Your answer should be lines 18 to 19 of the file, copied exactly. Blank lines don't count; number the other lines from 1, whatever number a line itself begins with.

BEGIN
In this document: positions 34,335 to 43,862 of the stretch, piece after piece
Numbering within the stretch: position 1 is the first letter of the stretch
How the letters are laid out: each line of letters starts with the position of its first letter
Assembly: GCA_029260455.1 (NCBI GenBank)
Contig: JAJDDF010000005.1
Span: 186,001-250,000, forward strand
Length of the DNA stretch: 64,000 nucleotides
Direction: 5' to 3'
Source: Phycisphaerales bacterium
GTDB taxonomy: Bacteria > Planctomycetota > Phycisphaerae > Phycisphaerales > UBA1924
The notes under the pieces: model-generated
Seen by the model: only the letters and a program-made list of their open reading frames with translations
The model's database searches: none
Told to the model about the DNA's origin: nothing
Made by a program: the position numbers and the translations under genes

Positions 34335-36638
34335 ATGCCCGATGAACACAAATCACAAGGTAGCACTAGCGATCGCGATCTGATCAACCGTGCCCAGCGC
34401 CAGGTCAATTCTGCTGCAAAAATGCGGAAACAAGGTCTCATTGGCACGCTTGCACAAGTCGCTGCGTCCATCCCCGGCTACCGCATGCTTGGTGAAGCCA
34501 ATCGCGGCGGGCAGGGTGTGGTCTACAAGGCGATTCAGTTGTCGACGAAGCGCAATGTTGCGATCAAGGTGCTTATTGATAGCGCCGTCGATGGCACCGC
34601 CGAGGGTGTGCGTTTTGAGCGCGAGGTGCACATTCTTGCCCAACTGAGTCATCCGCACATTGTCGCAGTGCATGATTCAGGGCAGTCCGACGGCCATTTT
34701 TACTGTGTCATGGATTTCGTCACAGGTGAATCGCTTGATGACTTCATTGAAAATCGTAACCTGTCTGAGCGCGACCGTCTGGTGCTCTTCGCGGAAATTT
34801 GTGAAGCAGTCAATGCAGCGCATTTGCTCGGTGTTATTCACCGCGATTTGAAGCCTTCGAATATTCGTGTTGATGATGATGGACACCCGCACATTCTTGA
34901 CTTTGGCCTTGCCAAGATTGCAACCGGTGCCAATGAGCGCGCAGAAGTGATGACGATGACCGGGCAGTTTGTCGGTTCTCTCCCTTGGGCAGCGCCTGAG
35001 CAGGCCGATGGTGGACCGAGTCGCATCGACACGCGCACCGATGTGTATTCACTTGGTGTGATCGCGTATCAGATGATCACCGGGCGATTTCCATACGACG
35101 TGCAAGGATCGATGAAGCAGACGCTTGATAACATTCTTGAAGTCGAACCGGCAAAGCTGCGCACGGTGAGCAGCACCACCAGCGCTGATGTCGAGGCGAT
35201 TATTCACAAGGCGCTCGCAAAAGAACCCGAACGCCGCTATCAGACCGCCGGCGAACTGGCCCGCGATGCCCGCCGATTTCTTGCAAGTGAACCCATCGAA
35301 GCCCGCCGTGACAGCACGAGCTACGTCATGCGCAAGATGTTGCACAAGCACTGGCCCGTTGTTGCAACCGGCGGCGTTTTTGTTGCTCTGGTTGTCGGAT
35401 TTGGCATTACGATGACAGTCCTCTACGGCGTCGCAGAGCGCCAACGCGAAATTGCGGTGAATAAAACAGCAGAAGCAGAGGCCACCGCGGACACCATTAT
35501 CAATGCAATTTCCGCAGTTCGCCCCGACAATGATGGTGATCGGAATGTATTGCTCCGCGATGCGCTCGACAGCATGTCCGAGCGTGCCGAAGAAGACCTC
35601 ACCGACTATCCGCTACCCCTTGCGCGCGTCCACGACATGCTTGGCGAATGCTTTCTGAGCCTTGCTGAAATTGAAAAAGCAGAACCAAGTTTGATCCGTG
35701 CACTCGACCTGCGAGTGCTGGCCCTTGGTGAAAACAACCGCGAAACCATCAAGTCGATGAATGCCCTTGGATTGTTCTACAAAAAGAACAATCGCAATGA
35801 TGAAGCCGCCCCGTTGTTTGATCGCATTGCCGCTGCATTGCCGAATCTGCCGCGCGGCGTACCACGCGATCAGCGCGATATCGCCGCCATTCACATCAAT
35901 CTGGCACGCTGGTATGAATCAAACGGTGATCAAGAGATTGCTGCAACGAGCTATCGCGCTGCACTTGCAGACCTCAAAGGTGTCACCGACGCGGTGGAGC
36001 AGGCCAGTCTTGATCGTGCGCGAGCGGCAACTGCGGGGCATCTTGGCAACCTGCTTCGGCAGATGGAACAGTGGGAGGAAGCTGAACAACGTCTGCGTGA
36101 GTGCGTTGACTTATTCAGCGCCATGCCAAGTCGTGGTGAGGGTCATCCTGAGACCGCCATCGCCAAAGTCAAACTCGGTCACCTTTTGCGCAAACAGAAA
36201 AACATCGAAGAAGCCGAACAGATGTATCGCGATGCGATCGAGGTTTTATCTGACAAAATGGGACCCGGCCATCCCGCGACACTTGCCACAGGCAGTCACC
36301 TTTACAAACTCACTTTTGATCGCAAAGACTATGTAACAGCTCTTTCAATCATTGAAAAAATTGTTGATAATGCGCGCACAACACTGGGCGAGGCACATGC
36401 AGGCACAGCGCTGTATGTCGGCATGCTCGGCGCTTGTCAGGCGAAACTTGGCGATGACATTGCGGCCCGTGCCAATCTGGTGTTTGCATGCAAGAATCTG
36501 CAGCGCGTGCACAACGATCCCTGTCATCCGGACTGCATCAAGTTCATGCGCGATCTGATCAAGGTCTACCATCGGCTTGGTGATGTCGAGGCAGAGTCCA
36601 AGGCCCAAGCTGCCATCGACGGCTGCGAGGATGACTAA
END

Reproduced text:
34401 CAGGTCAATTCTGCTGCAAAAATGCGGAAACAAGGTCTCATTGGCACGCTTGCACAAGTCGCTGCGTCCATCCCCGGCTACCGCATGCTTGGTGAAGCCA
34501 ATCGCGGCGGGCAGGGTGTGGTCTACAAGGCGATTCAGTTGTCGACGAAGCGCAATGTTGCGATCAAGGTGCTTATTGATAGCGCCGTCGATGGCACCGC